The best Miami beaches are where locals and visitors go to socialize, sunbathe, surf, swim, see and be seen—or avoid all of that, and just relax. Our favorite bits of South Florida coastline extend as far north as Delray Beach, technically not Miami but still only a short drive away, to the southernmost tip of Key Biscayne. They’re as diverse as they are sprawling, so no matter which way you head you’ll find a spot to fit what you’re looking for—a fun thing to do with the kids, something free to do in Miami, a reason to head to South Beach for more than partying.
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Best Miami beaches
21st–45th Street Beach
A small stretch of sand, with sporadic lifeguard huts and snacks. It also serves as backdrop for some of the area’s most luxurious hotels and exclusive beach clubs, which unexpectedly command less beachfront real estate than their neighbors to the south so more locals gather here. The Miami Beach boardwalk runs through it, turning into a paved surface as you head south past 23rd Street—ideal for joggers.
Lummus Park Beach
Volleyball, thatched huts and people-watching. There's also a gay beach at 12th Street and plenty of topless tourists and friendly bird feeders, which provide a good source of entertainment. Keep an eye out for the funky lifeguard stands: the one at 14th Street, which sports a circular roof crowned with AstroTurf, is our fave.Photograph: Courtesy CC/Flickr/Anne Baekken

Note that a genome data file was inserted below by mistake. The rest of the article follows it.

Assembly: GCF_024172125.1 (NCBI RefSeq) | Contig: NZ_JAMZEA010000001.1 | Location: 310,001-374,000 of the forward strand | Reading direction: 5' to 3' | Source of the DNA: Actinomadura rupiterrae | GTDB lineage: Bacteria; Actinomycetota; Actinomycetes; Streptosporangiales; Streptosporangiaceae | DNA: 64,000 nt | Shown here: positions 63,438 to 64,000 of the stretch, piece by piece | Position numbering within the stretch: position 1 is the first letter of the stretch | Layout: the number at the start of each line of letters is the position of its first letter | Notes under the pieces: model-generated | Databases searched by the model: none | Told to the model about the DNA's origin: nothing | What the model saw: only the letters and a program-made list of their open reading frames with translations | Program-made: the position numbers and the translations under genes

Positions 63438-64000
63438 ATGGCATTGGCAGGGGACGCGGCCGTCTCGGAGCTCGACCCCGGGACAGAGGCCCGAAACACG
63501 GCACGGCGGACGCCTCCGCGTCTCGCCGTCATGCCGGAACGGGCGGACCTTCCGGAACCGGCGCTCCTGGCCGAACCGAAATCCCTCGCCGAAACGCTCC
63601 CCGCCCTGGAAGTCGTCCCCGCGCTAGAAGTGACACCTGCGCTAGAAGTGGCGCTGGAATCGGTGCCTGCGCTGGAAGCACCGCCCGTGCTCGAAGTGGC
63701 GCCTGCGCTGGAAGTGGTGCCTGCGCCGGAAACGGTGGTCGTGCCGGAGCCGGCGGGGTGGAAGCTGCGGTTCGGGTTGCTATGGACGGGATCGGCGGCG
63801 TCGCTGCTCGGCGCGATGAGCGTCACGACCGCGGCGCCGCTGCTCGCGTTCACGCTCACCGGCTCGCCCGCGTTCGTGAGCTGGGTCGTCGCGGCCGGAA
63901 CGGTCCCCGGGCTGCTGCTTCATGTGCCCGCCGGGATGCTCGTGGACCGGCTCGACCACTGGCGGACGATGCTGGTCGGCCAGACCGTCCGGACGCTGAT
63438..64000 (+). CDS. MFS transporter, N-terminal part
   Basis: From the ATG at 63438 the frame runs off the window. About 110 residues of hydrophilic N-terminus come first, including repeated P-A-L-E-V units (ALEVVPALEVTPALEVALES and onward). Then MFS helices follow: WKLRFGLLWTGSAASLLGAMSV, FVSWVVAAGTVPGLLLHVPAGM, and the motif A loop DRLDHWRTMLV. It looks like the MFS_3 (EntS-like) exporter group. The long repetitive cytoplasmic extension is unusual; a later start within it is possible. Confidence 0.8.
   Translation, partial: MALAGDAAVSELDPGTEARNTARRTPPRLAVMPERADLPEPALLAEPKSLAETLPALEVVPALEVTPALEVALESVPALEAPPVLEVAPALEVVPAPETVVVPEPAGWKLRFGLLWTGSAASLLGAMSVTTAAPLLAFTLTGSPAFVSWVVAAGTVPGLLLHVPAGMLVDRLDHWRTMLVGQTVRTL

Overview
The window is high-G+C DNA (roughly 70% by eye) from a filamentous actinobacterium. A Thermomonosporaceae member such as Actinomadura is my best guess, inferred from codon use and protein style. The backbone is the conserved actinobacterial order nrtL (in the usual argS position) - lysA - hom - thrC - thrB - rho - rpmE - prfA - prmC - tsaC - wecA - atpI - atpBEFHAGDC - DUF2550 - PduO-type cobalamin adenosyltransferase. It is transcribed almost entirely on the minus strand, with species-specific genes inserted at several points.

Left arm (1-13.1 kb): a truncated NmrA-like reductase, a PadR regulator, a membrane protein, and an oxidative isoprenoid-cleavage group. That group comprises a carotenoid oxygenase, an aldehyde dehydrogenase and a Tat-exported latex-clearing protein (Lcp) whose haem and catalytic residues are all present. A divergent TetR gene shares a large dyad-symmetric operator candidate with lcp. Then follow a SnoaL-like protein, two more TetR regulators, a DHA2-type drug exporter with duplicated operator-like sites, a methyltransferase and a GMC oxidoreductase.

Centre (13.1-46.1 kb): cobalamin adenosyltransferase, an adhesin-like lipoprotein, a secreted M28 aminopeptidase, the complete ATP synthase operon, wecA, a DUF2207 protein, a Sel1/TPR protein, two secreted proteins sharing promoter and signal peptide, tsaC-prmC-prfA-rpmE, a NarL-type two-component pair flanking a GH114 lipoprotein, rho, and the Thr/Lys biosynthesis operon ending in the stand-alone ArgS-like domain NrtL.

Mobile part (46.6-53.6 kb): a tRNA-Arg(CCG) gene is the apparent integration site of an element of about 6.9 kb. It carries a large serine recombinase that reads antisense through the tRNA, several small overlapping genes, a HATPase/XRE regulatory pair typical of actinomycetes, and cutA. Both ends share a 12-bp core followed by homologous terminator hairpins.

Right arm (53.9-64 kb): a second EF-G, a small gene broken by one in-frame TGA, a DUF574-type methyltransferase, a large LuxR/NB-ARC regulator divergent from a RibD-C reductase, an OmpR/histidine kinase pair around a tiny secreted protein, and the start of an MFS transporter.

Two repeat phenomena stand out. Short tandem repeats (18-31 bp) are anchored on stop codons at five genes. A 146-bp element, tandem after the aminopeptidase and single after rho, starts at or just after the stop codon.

These dozen miles of white sand, ocean surf, landscaped dunes and shaded picnic areas rank as one of the area's most scenic stretches of beachfront. Worth the drive or bus journey (take the S from Lincoln Road), the beach is fringed with dense vegetation that blocks out the visual pollution of nearby high-rises. There's a nude beach (between the two northernmost parking lots) and a gay nude beach (north of the lifeguard tower). Tuesday nights bring a small food truck festival, with local vendors, live music and programming for the whole family.
South Pointe Park Pier
This verdant spot on the very tip of Miami Beach is part of a 17-acre park with picnic areas, a playground, a fishing pier (complete with cutting and washing stations, and recycling bins for fishing lines) and great views of cruise ships. Surrounded by the Atlantic Ocean and Government Cut channel, it makes for a wonderful respite from the urban madness. During stone crab season, you’ll find plenty of locals hoisting bags of claws and other goodies from nearby Joe’s Takeaway for a beachside picnic at the park.
A sleepy residential enclave less than a mile square, Surfside exudes a small beach town vibe. Everyone knows each other and there's a true neighborhood feeling to the town. Every first Friday of the summer months there’s a communal beach picnic that happens on the sand near the lifeguard station on 93rd. It’s mostly residents who gather to listen to music, feast and participate in kid-friendly activities. The Surfside Community Center also boasts one of the best water parks in Miami.
Photograph: Courtesy CC/Flickr/01steven
Sunny Isles Beach
Beyond Haulover Beach Park lies Sunny Isles Beach, two miles of public beaches, souvenir shops and hotels. Architectural kitsch and older tourists once prevailed here; in an effort to change its reputation forever, the place has recently undergone a luxury beachside condo boom. These days, Sunny Isles Beach resembles more the condo canyon of mid-Miami Beach than the low-rent beach community it was from World War II until just a few years ago.